So I thought it might be a fun idea to make this a weekly topic, with participation from anyone who wants to share. Once a week, I'll post a song (maybe two) or an artist and write about what rush of senses it brings back for me, or maybe tell you a story about that song. At the bottom of the post, I'll have a widget so you can do the same and paste your link at the bottom. If you don't have a blog, you can write your story in the comments if you want to share.

I haven't thought of a good name (my ideas are tending toward cheesy - Throwback Tunes Tuesday? Vomit.) or a button but hopefully that will come soon if you guys like the idea.

For today's song, I opened my 90s playlist in iTunes and chose the first song I saw that gave me that knock-you-out rush of nostalgia that I love:

No Doubt - Just a Girl


Just a Girl -- and the entire Tragic Kingdom album -- revolves around my dad's home office. In the days of one-computer-households, our computer was kept in this cluttered corner of our house. The internet was just becoming a thing, and as a middle schooler whose friend count was slim to none, I graduated from Baby Sitters Club books to websites for products that were supposed to make me popular.



My magazines (I think YM was my publication of choice at the time) were dog-eared; any beauty ad with a URL at the bottom was marked so I could get to the website later. No doubt (ha!) it would have tips on "how to be beautiful in 5 easy steps". Noxzema and Bonne Bell were two of my favorite early websites (and the thought of my favorite sparkly mint chocolate chip LipSmackers chapstick just adds to this whole memory).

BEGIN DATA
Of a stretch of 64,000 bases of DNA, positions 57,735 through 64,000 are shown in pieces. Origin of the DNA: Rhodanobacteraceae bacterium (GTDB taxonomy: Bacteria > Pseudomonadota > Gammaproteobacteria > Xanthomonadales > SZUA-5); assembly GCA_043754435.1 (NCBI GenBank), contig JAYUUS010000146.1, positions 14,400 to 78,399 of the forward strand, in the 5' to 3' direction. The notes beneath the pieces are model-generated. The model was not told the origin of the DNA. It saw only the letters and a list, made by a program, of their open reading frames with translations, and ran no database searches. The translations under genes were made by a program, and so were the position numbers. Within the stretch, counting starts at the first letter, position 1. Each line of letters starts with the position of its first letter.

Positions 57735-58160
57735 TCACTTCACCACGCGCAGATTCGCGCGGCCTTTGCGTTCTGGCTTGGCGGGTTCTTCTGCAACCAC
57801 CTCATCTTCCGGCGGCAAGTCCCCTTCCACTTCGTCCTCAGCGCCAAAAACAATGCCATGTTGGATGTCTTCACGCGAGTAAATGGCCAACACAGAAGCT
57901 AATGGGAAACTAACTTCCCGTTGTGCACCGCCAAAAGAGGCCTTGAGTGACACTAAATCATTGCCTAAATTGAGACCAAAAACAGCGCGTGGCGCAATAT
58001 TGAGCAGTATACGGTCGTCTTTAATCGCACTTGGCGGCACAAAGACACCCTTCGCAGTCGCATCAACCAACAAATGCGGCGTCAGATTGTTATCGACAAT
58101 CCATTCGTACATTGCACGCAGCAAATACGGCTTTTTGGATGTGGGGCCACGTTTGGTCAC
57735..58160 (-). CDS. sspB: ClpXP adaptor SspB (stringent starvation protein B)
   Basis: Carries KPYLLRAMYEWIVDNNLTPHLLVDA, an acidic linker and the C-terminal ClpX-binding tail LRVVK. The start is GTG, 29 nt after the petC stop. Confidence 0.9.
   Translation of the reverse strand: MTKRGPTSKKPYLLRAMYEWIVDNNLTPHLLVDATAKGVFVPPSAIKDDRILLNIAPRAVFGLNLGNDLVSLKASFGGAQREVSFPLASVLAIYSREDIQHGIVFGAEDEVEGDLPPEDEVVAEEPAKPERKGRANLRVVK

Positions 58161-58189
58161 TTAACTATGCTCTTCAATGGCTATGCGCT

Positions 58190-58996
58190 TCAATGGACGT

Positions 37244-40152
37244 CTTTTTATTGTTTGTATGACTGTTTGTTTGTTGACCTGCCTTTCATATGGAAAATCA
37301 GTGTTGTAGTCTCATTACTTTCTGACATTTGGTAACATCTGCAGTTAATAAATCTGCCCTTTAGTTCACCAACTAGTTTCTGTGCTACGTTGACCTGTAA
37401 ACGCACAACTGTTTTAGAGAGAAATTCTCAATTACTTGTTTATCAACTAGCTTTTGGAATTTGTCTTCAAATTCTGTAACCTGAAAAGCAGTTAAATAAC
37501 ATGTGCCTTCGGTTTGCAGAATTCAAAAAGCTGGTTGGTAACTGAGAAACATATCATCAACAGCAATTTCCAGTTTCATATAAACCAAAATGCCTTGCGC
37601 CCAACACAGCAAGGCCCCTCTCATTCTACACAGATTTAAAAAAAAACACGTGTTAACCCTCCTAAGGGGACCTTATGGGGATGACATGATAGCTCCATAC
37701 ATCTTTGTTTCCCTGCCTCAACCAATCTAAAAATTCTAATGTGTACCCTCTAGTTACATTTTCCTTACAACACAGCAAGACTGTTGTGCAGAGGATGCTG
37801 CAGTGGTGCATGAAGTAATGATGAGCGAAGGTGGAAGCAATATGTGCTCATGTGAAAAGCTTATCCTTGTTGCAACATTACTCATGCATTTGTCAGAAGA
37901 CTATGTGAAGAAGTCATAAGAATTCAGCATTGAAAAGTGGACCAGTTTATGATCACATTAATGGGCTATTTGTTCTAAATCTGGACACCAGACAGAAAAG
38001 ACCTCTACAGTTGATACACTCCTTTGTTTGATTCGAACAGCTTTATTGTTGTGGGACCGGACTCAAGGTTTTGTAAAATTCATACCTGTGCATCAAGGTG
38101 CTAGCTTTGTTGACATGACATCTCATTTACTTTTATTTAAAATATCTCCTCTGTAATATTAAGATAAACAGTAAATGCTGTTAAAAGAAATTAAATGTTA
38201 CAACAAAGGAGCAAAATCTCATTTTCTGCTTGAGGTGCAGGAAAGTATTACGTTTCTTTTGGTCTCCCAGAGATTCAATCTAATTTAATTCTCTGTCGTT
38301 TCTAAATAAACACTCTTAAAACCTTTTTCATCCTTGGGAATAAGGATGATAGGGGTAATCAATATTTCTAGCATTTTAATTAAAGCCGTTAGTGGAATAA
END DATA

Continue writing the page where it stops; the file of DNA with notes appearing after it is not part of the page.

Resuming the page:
A little Lipsmackers and Noxzema and I would have been a beauty queen

For a year, most of my free time was spent in this cold, crowded office surrounded by National Geographic Magazine, marathon memorabilia, and the beeps of the modem connecting. And that entire year, my bright orange No Doubt CD stayed in our CD drive.


Now I want to hear your stories! Add your link below when you post to your blog. And if you have any song suggestions for future posts, e-mail me at werejustdandy@gmail.com.







Monday, June 6, 2011

psychiatry

Thanks to the greatest high school psychology teacher ever, I've always been kind of fascinated with psychiatric disorders and modern psychologists. So, I was kind of excited to hear about Y's psych rotation.